With close to 2,000 hectares, it is one of the best-known Crus. Here, red, white and rosé are produced. The appellation covers the southern slopes of a range of hills just a few miles inland from the Mediterranean coast. This slope also provides protection from cold northerly winds. It is said that the vines on the higher parts make the best wines. The defining geology is the schist soil, which is easily recognizable by its orange/yellow colour. These soils are deep and free draining, allowing them to absorb and retain warmth to aid ripening. Coupled with low fertility, it creates low yields and concentrated fruit. Mourvèdre, which loves heat and a long hang time, does well here alongside GSC (Grenache, Syrah and Carignan). Grenache Blanc, Marsanne, Roussanne and Vermentino are the main whites. A deep minerality is the hallmark of these wines.
The Languedoc’s newest AOC was ordained in June of 2015. Its location is 10 kms from the Mediterranean Sea and because of this it is one of France’s driest and warmest regions. Draught is the norm here these days as rain/moisture has decreased 50 percent since the early 2000s. The highly reputed red wines are primarily GSM blends. Whites are based on the singular Bourboulenc, which must be a minimum of 40 percent of the assemblage. It is worth mentioning that La Clape is the epicentre of the global (read: not much) Bourboulenc production. Its thick skin, late-ripening nature and ability to retain acidity while producing moderate alcohols (13 to 13.5 percent) is proof positive that it has adapted to the environment.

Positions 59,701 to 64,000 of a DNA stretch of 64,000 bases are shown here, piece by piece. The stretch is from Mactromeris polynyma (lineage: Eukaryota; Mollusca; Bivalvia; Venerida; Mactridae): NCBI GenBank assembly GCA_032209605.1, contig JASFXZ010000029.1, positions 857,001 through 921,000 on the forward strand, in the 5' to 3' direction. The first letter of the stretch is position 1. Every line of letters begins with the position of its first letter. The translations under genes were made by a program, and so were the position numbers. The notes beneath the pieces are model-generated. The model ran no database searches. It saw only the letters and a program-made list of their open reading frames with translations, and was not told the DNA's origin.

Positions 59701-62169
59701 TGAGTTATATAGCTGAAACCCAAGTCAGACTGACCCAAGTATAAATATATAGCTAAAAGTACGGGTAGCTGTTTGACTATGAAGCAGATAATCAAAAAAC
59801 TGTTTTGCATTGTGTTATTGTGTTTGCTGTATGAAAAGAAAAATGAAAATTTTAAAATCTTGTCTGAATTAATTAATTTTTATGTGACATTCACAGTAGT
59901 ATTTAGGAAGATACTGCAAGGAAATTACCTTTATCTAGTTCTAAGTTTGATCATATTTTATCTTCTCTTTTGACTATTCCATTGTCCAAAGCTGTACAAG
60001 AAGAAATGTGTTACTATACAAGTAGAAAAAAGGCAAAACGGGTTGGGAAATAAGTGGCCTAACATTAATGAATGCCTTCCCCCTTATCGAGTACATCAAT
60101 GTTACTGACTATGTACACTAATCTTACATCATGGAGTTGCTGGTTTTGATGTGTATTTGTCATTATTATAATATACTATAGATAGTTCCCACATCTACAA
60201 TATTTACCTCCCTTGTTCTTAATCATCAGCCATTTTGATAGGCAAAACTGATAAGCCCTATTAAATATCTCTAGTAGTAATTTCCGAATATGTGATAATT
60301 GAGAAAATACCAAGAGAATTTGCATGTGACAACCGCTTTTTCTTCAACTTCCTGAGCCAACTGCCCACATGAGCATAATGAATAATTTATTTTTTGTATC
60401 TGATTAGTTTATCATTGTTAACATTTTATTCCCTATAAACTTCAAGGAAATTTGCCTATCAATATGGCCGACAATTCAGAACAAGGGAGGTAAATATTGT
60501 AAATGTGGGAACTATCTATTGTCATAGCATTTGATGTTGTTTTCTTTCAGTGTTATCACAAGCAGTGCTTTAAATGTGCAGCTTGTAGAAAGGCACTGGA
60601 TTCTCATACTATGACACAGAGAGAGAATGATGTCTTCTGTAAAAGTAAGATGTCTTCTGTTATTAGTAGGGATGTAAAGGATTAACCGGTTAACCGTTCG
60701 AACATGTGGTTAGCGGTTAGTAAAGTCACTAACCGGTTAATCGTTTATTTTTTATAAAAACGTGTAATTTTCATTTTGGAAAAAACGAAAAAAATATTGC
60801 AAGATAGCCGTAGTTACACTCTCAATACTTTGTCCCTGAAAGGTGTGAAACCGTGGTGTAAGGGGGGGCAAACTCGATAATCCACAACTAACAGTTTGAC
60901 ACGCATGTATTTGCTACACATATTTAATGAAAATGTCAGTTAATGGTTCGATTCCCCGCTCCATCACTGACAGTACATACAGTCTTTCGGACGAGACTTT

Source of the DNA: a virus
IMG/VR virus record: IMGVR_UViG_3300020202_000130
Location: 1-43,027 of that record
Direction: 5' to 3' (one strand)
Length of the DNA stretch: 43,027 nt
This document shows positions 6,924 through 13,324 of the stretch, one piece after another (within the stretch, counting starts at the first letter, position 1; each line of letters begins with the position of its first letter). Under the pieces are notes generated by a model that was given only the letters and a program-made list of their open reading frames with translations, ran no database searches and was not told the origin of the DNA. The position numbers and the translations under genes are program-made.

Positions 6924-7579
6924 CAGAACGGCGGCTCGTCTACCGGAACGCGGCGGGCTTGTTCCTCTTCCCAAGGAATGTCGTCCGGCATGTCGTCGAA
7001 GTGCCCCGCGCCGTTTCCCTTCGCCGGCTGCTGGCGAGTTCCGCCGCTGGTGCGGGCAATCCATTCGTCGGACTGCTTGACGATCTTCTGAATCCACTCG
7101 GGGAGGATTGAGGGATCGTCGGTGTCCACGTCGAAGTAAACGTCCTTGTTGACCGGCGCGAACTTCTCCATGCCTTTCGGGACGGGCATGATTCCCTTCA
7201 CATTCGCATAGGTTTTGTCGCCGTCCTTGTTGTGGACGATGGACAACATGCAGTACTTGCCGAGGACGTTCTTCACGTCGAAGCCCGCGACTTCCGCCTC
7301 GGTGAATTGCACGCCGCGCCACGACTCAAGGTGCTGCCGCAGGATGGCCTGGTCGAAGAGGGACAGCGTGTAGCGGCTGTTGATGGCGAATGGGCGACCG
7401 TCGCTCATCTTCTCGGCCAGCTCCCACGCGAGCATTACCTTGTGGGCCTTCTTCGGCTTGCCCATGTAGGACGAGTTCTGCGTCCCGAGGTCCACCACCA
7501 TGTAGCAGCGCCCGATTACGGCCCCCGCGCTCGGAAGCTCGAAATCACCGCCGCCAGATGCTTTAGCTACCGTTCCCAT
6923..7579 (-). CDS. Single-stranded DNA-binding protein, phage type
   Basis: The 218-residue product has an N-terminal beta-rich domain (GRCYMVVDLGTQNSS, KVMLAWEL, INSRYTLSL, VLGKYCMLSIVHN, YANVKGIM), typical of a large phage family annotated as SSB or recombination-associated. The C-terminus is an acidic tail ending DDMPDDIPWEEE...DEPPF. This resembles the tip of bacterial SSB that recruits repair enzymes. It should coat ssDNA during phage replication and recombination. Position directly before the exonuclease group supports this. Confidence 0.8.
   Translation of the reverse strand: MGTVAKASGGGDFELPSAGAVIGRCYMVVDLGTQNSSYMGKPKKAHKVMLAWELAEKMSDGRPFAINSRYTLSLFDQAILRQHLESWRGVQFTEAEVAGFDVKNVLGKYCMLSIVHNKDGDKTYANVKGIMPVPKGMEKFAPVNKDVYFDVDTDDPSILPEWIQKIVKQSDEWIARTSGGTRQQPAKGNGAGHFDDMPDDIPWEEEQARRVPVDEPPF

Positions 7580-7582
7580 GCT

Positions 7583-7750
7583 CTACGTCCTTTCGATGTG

The vineyards here are planted at higher elevations on a backbone of limestone. MLL is red wine only and the first ever Cru of Languedoc. Historically, Carignan and Cinsault were the dominant grapes. Today, the trio of GSM have taken the lead, but C&C are still found in the blends. The daytime heat is tempered by the cool air flowing down from the limestone plateaus, helping to provide freshness, elegance and a marked minerality to the wines.
Saint-Chinian Berlou and Saint-Chinian Roquebrun
Post WW2 until the 70s, the wines of Saint Chinian were primarily light and fruity, carbonic maceration (think Nouveau) vinified Carignan. Today, the wines are more substantial GSM blends (with some Carignan) vinified via traditional methods.
Both these Crus are located within Saint-Chinian proper. Twenty years ago, the powers that be decided to classify the best terroirs and these two were isolated, studied and promoted to Cru status on February 4, 2005. Berlou is a small enclave of 61 hectares planted between 150 and 400 meters on a south tangent of well-drained soils. The diurnal shift provided by altitude from warm days to cool-nights helps to produce concentrated and balanced wines with fresh acidity and a distinct roasted-coffee-bean aroma with silky tannins. Roquebrun is a plot of 155 hectares and the dominant soil is schist as it buttresses Faugères. Altitude is also lower than in Berlou, so the wines tend to be heavier, but they still possess refinement.
The plan of premiumization will only continue as markets have shown that there is a willingness to purchase up-scale products form the Languedoc. In turn, this will cause more producers to re-think and re-tool towards higher quality. For consumers, price is extremely attractive especially when compared to the more northerly (and expensive) French regions. Add in a trio of great vintages – 2015, 2016 and 2017 – that are now in the Canadian market and the sun is surely radiating on the region. Personally, I have a marginal affinity towards the 2016s because of lower yields and the 2015s, which benefited from a long and even growing season.